The Jail

Why are my kids so fascinated with jail?

You might even say obsessed. They draw towns in the driveway with sidewalk chalk, and there's always a jail. They sit behind the deacon's bench that resides in our TV room -- you guessed it -- jail.

My 3-year old in particular. He, somehow, realizes that this is the ultimate punishment, and will often, out of nowhere, exclaim that he never wants to break the law and go to jail.

Good boy.

Because I'm not thoroughly convinced that one of my other children might not end up there at some point.

So we're at WalMart one day, and you know how at the front of WalMart there are banks, opticians, customer service...little cubbies built into the store. Several of these "cubbies" in our WalMart are gated -- closed.

Tate thinks they're jail.

I've tried to explain what they are. I've tried to convince him that jail ALWAYS has policemen; that they don't put jails in retail stores; that criminals don't shop at WalMart (hmm, I need to think about that one). No dice.

And then there was that fateful day.

It was an accident, a lapse in judgement brought about by exhaustion and desperation. It was a weekly trip to Wally World where those of us who are net-not-working now frequent on a regular basis. It was one of those days. Tate didn't want to walk. He didn't want to sit in the cart. He didn't want to be carried. He didn't want his jacket, he didn't want his shoes, he didn't want new toothbrushes, he didn't want ice cream, he didn't want wine (I did), he didn't want the dog food, he didn't want to stop screaming, he didn't want to get. Off. The. Floor.

Having reached the end of my wits, I did the unthinkable. Pointing my finger, I showed him the caged up cubby. "You see that jail? And see that police man (security guard)? He's looking to see who's doing all the screaming. And if he finds you...."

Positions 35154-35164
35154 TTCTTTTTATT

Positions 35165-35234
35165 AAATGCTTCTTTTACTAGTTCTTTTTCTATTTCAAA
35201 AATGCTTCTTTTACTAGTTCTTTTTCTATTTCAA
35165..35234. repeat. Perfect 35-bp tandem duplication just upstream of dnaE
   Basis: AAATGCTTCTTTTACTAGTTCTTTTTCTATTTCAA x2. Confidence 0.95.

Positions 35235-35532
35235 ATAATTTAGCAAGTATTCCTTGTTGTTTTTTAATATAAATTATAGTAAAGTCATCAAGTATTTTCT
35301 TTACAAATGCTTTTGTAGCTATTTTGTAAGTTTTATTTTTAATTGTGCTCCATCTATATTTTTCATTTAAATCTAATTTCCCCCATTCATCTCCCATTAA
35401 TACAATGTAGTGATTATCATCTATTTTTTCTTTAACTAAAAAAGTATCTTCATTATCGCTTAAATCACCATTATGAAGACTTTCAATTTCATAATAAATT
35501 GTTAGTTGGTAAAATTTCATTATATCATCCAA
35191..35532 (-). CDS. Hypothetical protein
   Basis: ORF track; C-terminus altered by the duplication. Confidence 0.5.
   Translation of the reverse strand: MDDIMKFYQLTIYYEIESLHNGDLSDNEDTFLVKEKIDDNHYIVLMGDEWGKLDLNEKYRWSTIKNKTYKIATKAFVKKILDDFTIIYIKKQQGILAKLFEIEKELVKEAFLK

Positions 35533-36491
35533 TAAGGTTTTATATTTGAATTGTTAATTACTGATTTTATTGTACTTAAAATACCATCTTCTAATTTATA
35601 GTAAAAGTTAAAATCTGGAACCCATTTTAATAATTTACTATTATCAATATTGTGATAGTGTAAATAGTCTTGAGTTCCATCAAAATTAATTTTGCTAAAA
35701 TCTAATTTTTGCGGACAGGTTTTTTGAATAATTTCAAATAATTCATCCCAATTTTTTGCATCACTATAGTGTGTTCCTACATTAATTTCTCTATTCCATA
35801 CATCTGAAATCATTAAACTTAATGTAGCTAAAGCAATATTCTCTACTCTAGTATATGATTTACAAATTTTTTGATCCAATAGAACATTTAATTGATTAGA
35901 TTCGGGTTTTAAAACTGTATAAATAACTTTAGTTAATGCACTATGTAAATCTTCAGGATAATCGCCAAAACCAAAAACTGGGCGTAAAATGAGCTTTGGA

He paused. Laying on the floor with spit in his eyes, he said "nuh-uh. jail's for grownups and I'm a kid."

Me: "Well, that's kid jail. That's for children who are misbehaving in the store and not listening to Mommy."

He thought for a minute, then got up, climbed in the cart, and he's never NE-VER misbehaved in WalMart again.

It's a lopsided victory -- on the one hand, I made him behave. Go me! On the other...well, I'm a little ashamed of myself. My mother is not pleased.

But honestly, who hasn't, in a moment of desperation, told a little (ok, maybe not so little) white lie to make an impression on a child?

Mom, you let that bald man in the Shop & Save tell Carrie (my sister) that if she kept twirling her hair (her bad habit as a kid) she'd end up like him. I don't think she ever twirled her hair again and don't tell me you weren't a little relieved. And yet also just a wee bit ashamed.

He's OK. Besides, I think a little fear isn't necessarily such a bad thing. Especially if it encourages good behavior.

Moms, we don't always do things the right way. But I think that if we can encourage good results, as long as we TRY to do it the right way MOST of the time, our kids will turn out just fine.


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